I completed my PhD in the middle of the school year, and frequently afterwards I was asked, “Are you going to walk?” This is academia-speak for, “Are you planning to participate in graduation ceremonies in May?” Often, any hesitance in my response was greeted with a wholehearted, “Oh, you should! You’ve earned it!” Of course, to participate in graduation, I would need a robe—and not just any robe: an approved-gold-with-black-doctoral-stripes-and-the-university-logo robe. Academic robes are not cheap, even to rent for a day; and the higher the degree you’ve earned, the more expensive they are. For many of us, though, donning robes and hoods is a precious moment that completes the arduous academic journey we’ve taken.

The scribes in this Mark text were scholars of the law, and their robes and privileged seats were marks of honor. But Jesus points out that with honor and privilege can come detachment—a sense of no longer being interconnected with others because of achievements or knowledge. When we become distanced or disconnected from other people, we begin to make excuses for the privileges afforded to some and not others, and to justify benefits for some at the expense of the rest. For the scribes, the biting critique is that they enact their duties for appearances rather than out of devotion to God. They have lost sight of the very purpose of their study.

Graduations are one of the rare times many of us wear robes. The fancy garb, the ceremony, and the general (and musical) pomp and circumstance are all part of a grand celebration of accomplishment. It is not wrong to honor hard work and academic success. But this text from Mark suggests that our love of the trappings of honor and ceremony can become distorted into forms of hierarchy and segregation that stand against love of God and our neighbors.

Gracious One, teach us to honor you and one another in all we do. Amen.

Rece las Escrituras usando Leccionario en Audio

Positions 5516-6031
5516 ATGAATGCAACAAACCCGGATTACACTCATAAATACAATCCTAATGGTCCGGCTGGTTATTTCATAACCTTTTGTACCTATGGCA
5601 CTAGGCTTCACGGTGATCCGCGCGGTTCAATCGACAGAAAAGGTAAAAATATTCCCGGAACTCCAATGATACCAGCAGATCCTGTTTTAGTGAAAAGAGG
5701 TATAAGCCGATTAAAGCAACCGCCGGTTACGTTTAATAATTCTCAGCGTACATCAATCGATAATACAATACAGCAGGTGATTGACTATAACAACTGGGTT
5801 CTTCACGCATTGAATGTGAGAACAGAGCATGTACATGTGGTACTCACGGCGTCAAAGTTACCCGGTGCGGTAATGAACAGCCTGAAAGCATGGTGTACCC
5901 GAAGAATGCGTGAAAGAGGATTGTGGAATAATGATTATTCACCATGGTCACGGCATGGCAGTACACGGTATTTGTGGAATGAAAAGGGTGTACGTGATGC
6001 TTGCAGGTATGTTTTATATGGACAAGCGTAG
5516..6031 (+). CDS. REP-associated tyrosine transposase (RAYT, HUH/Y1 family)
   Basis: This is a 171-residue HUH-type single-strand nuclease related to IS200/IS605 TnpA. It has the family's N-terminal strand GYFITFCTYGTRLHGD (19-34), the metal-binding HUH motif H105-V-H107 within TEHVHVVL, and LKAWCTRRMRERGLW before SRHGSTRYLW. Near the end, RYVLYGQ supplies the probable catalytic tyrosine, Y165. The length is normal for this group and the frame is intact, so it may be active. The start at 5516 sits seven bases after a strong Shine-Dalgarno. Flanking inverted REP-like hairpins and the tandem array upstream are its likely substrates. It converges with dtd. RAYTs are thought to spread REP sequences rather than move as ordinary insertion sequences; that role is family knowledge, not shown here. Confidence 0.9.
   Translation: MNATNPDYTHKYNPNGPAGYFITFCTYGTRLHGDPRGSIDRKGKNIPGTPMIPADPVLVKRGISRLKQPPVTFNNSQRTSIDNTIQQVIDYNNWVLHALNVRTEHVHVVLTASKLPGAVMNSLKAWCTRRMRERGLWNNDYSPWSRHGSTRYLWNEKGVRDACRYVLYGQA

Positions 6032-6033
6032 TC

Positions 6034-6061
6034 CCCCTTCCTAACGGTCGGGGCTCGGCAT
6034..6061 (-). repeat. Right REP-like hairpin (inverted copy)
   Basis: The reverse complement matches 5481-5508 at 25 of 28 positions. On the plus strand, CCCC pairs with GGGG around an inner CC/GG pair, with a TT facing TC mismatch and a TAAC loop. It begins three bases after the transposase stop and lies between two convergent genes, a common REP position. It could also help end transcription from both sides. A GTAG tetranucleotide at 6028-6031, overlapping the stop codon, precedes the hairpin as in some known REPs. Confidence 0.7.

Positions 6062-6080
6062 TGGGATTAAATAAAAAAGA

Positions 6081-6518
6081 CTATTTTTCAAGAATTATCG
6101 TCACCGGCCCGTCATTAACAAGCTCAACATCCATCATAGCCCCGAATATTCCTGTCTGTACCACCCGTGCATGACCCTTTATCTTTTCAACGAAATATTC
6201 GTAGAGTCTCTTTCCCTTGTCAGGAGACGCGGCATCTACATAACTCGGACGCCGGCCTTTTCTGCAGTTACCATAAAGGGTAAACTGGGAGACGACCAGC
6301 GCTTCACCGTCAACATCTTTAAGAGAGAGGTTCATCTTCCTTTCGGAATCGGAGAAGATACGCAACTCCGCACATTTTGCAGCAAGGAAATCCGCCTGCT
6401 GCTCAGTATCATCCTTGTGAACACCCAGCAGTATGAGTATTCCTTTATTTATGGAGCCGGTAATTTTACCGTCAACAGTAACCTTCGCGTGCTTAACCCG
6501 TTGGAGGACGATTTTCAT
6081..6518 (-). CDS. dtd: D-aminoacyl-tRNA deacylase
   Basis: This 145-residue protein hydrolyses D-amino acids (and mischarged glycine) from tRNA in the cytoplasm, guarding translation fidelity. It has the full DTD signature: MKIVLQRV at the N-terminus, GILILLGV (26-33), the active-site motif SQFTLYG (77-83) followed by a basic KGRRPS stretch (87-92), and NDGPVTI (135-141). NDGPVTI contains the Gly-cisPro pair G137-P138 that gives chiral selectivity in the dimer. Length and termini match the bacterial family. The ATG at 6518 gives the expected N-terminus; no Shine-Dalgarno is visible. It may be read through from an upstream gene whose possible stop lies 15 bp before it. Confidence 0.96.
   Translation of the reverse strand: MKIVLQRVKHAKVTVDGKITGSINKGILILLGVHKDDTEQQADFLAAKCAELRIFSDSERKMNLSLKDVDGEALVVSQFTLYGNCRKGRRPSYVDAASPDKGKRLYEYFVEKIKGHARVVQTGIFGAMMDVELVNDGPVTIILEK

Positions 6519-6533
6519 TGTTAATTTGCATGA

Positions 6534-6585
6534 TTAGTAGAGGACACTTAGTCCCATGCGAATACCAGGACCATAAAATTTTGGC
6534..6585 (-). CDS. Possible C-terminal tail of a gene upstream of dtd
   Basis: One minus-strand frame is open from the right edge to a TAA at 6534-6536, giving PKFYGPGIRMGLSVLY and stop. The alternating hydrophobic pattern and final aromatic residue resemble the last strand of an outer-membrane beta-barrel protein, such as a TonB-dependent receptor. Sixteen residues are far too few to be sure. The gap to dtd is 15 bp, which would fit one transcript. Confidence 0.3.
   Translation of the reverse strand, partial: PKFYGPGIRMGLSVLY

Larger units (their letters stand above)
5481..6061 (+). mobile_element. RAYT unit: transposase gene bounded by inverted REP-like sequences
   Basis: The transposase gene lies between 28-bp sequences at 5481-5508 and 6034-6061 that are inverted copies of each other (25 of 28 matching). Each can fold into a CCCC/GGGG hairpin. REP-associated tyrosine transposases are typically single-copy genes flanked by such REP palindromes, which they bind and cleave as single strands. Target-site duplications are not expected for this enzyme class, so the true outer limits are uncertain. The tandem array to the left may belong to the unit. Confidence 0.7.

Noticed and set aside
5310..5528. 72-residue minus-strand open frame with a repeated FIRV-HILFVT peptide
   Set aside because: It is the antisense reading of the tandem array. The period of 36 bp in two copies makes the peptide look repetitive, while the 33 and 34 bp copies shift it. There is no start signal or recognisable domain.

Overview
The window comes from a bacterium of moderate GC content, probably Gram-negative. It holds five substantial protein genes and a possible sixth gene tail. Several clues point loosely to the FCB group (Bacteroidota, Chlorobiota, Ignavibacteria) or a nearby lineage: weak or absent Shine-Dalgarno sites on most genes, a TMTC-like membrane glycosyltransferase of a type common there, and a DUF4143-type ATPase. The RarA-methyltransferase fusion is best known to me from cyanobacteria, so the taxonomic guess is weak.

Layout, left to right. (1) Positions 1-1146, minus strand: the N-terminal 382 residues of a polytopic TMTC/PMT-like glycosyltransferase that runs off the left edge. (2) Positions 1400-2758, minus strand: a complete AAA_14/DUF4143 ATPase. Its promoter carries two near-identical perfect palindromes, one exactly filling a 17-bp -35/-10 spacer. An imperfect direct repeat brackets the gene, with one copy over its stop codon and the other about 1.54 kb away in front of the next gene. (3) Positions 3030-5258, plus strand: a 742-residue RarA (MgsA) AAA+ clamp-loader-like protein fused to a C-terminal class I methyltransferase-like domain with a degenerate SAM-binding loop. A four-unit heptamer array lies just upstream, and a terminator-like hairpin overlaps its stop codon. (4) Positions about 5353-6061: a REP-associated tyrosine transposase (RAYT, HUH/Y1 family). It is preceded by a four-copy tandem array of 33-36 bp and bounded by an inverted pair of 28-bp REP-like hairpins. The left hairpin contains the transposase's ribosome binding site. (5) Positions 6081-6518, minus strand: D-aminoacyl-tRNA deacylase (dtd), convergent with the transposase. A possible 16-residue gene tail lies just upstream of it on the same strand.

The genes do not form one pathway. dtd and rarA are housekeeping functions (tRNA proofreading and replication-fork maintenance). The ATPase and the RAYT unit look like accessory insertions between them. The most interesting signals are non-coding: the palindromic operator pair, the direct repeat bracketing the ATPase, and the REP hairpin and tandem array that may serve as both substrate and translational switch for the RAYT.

Leer Mark 12:38-44

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Leccionario Semanal
November 1–7, 2021
Resumen de la Escritura

Ruth’s story forms part of the background of the family of Jesus. The son of Ruth and Boaz, Obed, is David’s grandfather. The women of Bethlehem rejoice with Naomi at the birth of her grandson, and the psalmist declares that children are a blessing from God. In the scriptures, children are spoken of only as a blessing, never as a liability (unlike some narratives in our culture). The writer of Hebrews builds upon the eternal nature of Christ’s sacrifice, proclaiming that his death was sufficient once for all. In Mark, Jesus warns his disciples not to be fooled by appearances. Those who put on a big show of piety do not impress God. God wants us instead to give from the heart, even if no one but God sees.

Preguntas para la reflexión

Read Ruth 3:1-5; 4:13-17. Who are the people in your community who lack the basic provisions for a safe and healthy life? How do you try to help meet their needs?
Read Psalm 127. In what ways do you invite God to be part of your work?
Read Hebrews 9:24-28. When have you eagerly waited for something? How did that feel?
Read Mark 12:38-44. How do you practice generosity in the way you allocate your resources and time?

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